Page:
To get an idea of how much carbon the Earth can store and how it changes over time, scientists would need to count a staggering number of trees and track their growth over time. Incredibly, the folks at NASA are now using supercomputers to do just that, via top-down imagery from space.
Scientists at NASA’s Goddard Space Flight Center in Maryland recently partnered with an international team of researchers to map trees using high-resolution satellite imagery – more than 1.8 billion trees found outside of forests, in a swath of more of half a million squares. miles.
The team used one of the world’s fastest supercomputers (Blue Waters at the University of Illinois) to perform “deep learning” analysis on terrain images of large sections of West Africa. They found that they could not only count trees that satellites hadn’t seen before, but they could begin to assess the carbon storage potential of those trees at the same time.
Much of the global effort to assess large numbers of trees has focused on well-forested regions. This is why the NASA team sought to focus on isolated trees in drylands and semi-arid regions in West Africa, to get a more complete picture.
“These dry areas are blank on the maps, they are basically masked because normal satellites just don’t see the trees,” said lead author Martin Brandt. in a sentence. “They see a forest, but if the tree is isolated, they cannot see it. We are now on our way to fill in these white dots on the maps. And that’s pretty exciting. “
To train the machine learning algorithms, Brandt, an assistant professor of geography at the University of Copenhagen, personally marked nearly 90,000 trees spanning different terrains, giving the software different shapes and shades to learn the difference. The team also trained their algorithms to recognize individual trees and small clusters in different types of terrain, ranging from savannas to deserts, and published their new study in Nature.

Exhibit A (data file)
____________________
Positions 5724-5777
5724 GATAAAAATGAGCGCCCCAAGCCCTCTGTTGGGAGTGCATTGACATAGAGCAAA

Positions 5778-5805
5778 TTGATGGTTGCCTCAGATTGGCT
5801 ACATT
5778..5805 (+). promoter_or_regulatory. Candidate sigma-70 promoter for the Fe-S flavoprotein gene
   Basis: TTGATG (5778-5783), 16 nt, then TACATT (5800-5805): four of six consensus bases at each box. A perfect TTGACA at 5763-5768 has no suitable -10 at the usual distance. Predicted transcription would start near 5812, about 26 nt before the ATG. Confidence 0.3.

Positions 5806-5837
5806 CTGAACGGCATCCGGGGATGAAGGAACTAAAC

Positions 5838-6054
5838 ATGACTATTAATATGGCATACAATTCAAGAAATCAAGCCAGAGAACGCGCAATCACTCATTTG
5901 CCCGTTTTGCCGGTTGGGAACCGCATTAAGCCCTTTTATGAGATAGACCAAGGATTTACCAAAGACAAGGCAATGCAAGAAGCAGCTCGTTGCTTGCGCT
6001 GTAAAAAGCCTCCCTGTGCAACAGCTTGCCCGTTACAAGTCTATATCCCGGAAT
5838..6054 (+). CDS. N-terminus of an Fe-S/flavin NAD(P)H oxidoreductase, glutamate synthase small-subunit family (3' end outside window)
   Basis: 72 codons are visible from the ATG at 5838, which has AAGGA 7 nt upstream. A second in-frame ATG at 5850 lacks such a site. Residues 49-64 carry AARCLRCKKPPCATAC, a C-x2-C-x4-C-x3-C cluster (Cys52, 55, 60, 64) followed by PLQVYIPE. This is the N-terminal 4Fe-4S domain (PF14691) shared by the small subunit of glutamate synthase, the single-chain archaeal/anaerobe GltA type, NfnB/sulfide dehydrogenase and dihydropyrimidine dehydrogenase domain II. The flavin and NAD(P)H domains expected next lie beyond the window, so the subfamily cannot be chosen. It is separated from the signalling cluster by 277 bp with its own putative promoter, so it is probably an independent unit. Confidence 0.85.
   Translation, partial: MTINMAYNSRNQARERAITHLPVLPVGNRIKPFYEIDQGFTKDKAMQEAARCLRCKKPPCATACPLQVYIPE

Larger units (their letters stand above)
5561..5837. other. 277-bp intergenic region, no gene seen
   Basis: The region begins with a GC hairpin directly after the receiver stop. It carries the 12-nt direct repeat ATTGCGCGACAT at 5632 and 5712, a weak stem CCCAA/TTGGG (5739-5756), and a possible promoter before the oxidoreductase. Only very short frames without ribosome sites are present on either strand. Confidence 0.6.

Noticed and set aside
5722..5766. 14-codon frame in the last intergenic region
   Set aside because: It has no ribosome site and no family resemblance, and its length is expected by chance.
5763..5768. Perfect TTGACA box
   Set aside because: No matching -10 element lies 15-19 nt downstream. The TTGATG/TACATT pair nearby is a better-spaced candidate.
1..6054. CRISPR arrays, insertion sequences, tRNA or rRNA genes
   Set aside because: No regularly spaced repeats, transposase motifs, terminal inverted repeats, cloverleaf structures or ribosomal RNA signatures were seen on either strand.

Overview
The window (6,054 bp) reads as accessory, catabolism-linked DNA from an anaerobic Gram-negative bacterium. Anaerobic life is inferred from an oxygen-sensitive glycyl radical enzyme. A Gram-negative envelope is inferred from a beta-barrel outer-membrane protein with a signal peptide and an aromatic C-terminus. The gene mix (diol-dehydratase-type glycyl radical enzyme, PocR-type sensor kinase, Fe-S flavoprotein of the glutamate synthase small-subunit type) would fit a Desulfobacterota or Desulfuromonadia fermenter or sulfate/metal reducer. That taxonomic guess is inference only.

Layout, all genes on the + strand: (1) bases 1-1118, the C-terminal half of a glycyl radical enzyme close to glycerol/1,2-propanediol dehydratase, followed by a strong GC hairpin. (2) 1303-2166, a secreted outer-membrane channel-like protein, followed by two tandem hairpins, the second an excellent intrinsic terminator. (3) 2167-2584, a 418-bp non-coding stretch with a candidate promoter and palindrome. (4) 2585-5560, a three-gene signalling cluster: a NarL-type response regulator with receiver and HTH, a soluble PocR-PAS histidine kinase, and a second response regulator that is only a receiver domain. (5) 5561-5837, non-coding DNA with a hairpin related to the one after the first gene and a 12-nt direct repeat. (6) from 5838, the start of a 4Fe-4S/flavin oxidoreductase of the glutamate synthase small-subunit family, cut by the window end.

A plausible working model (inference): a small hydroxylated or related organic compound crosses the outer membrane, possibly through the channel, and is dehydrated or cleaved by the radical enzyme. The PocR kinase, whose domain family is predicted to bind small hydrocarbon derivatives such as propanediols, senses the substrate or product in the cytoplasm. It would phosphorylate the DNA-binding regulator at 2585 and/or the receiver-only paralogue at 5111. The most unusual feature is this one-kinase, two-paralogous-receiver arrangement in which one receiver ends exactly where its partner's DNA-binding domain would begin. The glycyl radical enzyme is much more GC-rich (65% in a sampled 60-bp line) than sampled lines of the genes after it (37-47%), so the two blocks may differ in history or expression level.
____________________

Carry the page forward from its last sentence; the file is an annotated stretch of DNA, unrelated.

With the proper training in place, a job that may have taken trained eyes several years to complete took just a few weeks for artificial intelligence.
The team was able to map the crown diameter (the width of a tree seen from above) of 1.8 billion trees spanning an area of more than 500,000 square miles (1.3 square kilometers). They also compared variability in tree cover and density under different rainfall patterns, information the team plans to compare with upcoming tree height and biomass data to identify potential for carbon storage.
In the future, assessments of this type will more effectively track deforestation around the world for conservationists. The general data from one year will also be compared to subsequent years for scientists to assess whether or not conservation efforts are working.
Accurate automated tree counting should also promote the ability of owners to monetize the unused space they may have to plant new trees, to quantify the amount of carbon they store for carbon credits.
Ultimately, improving the ability of researchers to detect trees where they previously couldn’t with satellite imagery and to measure the carbon storage of those trees will allow climate scientists to make global measurements of carbon storage on earth. This will be a vital tool in a world where storing our excess carbon is increasingly crucial.
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